Banks in the UAE are proposing a cap on lending to real estate companies to prevent overexposure to the sector, a top bank executive said.
Lending to the residential real estate sector stood at Dh243.5 billion in 2018, according to the UAE Banking Federation’s recently published annual report. Total domestic credit extended by banks stood at just over Dh1.5 trillion.
“There is a draft paper for real estate lending with the UAE Banks Federation and the banking sector which will review and give feedback to have a proper policy [on a] lending cap in real estate. The formula is in [the works],” said Abdul Aziz Al Ghurair, head of the UAE Banks Federation and chairman of Mashreq Bank.
Mr Al Ghurair made the comments while speaking at FinTech Abu Dhabi yesterday. He also said the proposal on the lending cap is still “in dialogue and could take a few months”.
“This is to protect the whole economy and lending. You cannot have all your lending in one sector. If the sector gets affected then the whole banking sector gets affected. This is a prudent decision,” he said, without revealing further details.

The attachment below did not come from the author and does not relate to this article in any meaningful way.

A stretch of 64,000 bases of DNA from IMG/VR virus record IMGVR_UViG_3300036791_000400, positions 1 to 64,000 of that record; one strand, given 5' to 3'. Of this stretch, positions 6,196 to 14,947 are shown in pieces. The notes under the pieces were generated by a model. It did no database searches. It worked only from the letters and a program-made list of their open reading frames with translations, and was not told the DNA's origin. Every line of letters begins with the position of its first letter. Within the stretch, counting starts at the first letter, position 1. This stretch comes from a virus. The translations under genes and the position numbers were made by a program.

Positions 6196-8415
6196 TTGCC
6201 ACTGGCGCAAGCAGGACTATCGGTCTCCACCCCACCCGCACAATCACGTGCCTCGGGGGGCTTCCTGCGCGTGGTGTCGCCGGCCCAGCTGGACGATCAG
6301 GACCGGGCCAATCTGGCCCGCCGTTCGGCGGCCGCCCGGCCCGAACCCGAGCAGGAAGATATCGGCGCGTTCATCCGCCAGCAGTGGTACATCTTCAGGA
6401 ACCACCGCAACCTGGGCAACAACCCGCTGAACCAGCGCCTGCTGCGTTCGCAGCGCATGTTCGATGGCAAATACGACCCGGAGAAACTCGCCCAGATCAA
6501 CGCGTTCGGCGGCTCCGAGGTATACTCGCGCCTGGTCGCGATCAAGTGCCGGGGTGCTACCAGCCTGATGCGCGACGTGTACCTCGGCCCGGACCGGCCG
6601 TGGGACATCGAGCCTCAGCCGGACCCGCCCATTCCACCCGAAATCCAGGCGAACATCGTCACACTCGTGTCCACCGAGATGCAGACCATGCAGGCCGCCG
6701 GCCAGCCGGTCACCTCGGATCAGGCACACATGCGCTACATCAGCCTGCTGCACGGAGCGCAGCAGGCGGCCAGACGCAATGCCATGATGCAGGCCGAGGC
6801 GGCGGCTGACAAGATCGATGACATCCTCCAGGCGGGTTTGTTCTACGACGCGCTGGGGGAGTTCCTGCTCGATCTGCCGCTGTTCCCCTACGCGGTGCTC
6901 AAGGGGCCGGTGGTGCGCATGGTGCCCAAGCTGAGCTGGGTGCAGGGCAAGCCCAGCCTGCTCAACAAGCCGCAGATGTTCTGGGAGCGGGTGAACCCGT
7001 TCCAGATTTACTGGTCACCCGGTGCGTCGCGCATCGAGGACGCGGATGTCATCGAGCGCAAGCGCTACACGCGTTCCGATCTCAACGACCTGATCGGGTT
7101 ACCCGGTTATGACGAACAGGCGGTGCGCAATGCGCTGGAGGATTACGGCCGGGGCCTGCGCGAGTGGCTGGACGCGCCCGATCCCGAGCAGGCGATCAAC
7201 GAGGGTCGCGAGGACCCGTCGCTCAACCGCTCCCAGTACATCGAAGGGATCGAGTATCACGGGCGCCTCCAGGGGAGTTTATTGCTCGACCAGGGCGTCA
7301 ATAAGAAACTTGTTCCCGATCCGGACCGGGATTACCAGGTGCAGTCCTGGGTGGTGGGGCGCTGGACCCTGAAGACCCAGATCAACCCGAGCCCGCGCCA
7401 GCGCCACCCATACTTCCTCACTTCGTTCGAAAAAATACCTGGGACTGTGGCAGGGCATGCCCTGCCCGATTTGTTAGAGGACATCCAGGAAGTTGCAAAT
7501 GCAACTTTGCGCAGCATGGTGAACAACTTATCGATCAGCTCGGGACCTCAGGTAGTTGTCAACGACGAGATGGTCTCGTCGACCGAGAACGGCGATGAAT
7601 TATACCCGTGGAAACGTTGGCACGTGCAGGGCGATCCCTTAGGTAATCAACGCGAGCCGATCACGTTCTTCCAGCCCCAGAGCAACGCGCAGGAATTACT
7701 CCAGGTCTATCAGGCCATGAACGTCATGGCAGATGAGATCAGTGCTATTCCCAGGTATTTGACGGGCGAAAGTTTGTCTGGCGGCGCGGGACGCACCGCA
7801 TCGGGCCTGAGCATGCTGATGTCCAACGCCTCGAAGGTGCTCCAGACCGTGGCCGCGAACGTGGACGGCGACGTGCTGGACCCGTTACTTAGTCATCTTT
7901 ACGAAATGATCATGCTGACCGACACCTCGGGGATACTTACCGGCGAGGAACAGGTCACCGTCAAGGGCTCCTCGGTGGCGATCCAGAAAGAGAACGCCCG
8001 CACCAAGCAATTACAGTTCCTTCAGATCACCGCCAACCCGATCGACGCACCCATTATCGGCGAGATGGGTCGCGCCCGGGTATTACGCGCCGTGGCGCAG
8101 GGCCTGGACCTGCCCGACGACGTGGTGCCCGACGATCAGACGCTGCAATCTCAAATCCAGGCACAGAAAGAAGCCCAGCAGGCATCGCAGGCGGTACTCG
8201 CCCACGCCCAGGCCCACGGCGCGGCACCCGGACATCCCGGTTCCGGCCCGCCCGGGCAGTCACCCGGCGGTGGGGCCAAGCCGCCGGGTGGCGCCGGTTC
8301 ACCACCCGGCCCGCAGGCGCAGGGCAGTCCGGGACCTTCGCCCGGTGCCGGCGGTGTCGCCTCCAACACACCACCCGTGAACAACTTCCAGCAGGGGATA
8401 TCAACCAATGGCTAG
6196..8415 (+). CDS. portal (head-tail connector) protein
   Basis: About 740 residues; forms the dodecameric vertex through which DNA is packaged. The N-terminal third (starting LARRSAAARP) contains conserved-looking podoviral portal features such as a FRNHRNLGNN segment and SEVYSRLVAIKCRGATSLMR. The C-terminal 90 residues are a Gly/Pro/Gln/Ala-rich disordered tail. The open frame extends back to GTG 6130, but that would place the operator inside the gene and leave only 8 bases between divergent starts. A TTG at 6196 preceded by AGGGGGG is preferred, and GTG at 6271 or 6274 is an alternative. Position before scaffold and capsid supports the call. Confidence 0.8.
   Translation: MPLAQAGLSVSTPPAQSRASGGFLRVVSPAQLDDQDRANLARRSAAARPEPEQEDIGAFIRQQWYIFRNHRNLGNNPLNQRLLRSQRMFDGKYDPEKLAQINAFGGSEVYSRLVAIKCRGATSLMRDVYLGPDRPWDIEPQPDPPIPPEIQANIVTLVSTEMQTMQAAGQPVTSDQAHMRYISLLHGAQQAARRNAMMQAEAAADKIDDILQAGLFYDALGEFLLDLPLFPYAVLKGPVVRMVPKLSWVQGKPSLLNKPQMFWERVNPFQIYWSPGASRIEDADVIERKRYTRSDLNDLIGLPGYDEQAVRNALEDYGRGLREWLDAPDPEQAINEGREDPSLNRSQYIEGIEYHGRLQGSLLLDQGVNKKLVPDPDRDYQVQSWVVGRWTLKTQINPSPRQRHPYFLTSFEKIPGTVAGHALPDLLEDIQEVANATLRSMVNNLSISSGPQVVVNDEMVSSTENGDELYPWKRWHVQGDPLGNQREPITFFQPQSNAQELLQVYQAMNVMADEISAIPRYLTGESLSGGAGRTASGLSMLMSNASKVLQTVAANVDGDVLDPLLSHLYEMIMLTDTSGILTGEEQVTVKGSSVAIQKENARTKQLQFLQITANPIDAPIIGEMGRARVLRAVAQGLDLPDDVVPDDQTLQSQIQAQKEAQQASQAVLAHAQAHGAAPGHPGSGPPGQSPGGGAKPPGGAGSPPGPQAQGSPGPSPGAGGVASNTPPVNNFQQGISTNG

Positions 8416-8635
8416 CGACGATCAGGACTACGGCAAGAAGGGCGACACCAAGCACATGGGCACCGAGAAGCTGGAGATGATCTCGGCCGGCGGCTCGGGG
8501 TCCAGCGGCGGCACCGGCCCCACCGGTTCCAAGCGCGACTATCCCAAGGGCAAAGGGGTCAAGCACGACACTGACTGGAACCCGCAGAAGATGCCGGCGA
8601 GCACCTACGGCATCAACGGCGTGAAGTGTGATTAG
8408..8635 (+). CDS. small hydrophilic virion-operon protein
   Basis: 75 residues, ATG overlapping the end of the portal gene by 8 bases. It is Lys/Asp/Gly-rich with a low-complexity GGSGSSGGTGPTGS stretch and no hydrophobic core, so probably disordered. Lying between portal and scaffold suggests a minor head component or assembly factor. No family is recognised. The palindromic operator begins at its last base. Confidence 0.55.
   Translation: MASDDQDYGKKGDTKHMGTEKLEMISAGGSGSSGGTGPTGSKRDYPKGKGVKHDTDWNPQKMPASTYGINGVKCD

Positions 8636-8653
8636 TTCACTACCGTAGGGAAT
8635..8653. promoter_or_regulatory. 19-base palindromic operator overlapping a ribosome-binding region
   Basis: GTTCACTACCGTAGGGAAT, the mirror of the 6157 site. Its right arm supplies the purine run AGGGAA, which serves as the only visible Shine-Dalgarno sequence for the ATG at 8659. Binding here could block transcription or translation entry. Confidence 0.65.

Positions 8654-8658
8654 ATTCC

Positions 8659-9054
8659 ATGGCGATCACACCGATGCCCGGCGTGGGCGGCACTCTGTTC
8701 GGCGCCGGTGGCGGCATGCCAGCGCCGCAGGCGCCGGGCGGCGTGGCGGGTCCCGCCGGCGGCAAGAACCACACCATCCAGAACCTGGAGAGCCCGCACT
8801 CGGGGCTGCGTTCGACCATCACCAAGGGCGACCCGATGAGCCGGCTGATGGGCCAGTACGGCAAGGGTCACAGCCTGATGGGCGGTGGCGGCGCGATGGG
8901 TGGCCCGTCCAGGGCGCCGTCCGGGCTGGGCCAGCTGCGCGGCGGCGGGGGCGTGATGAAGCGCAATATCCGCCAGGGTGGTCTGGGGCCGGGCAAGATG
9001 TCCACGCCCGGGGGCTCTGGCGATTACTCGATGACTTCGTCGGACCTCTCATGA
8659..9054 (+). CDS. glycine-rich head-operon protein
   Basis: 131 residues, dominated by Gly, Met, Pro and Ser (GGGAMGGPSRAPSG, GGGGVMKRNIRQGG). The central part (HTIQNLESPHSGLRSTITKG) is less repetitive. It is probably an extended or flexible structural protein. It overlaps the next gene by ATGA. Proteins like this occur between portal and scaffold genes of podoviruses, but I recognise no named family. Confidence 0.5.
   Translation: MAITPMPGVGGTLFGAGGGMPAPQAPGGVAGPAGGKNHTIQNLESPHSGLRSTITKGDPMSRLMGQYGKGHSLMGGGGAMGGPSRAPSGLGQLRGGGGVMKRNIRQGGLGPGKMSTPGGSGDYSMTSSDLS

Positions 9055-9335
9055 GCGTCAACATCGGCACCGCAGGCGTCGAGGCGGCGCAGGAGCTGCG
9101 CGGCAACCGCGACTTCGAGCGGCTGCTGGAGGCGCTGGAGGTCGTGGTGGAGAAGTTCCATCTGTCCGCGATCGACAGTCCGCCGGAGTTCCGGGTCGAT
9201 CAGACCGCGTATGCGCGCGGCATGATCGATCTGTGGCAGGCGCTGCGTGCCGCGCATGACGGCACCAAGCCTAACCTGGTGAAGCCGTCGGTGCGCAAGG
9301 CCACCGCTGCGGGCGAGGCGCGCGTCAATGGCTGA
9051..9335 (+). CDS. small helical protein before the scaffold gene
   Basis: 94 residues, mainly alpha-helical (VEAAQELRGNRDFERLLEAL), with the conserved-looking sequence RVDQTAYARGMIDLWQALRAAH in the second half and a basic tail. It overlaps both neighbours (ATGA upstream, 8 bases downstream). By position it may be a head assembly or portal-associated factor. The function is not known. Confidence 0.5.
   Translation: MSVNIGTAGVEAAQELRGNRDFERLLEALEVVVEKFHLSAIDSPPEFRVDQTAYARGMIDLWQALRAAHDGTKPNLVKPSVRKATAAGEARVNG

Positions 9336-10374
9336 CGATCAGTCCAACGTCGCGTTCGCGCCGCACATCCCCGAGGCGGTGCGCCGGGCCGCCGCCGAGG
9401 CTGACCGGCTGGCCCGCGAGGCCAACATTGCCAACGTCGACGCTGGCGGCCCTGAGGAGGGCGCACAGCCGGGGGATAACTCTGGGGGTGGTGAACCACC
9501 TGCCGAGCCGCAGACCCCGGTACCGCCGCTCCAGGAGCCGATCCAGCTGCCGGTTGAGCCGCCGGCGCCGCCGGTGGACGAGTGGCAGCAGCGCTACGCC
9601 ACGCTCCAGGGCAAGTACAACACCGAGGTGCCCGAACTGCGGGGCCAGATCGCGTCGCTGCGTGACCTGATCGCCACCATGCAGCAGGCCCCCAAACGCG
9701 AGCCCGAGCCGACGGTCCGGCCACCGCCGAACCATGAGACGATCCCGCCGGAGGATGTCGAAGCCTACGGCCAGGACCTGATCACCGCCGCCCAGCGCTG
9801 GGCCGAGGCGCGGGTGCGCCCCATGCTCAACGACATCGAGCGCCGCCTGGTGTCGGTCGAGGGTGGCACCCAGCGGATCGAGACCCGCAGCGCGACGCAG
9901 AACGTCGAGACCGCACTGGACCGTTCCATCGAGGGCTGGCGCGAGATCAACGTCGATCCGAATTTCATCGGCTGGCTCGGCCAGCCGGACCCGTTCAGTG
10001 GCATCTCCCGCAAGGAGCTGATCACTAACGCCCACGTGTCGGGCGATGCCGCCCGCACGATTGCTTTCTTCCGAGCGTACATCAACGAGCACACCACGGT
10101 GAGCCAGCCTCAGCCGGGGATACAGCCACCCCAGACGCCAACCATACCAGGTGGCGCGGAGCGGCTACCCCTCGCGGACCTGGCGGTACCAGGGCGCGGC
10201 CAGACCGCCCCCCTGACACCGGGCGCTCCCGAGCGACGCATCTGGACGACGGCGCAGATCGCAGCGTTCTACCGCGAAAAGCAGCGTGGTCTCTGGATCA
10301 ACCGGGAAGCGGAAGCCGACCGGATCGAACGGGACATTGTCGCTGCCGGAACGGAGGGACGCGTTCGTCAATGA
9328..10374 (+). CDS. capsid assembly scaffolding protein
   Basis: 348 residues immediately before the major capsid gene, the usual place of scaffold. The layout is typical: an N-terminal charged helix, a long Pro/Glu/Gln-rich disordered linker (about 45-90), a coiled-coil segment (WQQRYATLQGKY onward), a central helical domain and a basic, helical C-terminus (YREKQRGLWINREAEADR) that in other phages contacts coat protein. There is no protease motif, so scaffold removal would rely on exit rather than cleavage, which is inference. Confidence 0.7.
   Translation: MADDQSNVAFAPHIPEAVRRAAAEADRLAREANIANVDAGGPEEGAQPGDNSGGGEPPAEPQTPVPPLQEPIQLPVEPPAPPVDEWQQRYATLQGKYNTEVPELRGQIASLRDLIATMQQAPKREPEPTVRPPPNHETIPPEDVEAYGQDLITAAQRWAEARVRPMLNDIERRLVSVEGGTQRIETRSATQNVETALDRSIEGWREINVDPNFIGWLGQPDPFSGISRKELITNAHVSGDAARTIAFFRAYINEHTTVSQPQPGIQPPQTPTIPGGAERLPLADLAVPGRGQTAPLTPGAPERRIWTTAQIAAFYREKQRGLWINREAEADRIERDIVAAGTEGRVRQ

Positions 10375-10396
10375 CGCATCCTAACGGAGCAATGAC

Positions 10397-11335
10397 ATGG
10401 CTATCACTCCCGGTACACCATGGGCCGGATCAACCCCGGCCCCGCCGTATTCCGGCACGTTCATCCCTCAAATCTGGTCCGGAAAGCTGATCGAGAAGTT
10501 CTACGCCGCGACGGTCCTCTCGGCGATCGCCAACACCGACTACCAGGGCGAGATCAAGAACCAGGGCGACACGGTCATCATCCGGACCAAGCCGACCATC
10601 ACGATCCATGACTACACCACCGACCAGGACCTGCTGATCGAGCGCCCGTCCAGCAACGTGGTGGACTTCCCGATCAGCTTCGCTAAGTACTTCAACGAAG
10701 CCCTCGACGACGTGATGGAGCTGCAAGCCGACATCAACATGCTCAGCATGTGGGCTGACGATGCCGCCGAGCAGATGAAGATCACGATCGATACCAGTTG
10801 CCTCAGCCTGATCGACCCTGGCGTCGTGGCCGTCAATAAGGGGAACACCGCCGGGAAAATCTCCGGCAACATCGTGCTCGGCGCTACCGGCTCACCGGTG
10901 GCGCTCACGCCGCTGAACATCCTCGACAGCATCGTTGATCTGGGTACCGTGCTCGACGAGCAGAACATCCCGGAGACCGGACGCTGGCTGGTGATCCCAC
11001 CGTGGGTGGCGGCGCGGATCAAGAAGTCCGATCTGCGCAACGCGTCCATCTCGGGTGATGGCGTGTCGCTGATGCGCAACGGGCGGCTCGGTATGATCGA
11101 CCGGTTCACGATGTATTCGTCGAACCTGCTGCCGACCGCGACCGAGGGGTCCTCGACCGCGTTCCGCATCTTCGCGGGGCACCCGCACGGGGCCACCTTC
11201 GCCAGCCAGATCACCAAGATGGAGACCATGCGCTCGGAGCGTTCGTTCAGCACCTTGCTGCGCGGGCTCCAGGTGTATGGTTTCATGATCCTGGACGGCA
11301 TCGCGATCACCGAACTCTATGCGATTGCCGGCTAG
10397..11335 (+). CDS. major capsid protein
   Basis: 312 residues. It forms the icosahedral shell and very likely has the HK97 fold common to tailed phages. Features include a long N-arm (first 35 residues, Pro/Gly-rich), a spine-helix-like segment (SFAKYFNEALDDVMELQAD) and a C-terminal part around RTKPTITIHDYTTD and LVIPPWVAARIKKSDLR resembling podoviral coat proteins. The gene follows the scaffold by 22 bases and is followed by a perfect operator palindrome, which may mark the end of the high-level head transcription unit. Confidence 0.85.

The UAE property market slowed after a drop in oil prices that began in 2014, as well as concerns about an oversupply of properties. However, experts have forecast a recovery on the back of government reforms to encourage investment. These include a new immigration regime offering long-term visas for investors, Dubai’s Expo 2020, Abu Dhabi’s Dh50 billion Ghadan 21 stimulus and changes to the emirate’s freehold property law.
The Dubai government also recently set up a new real estate committee to ensure a better supply balance in the emirate through greater collaboration between government-related entities and private sector companies.
Currently, loan growth for Mashreq and across the broader UAE market remains in single digits, Mr Al Ghurair said. On the prospects for loan growth next year, he said the UAE is in a better shape than much of the global economy.
"In Europe, we have negative interest rates – at least here, we don't have a lower interest rate … that does impact banks negatively because we have huge capital, shareholders' equity as well as huge deposits. The lower interest rates, the less banks will make money," he said.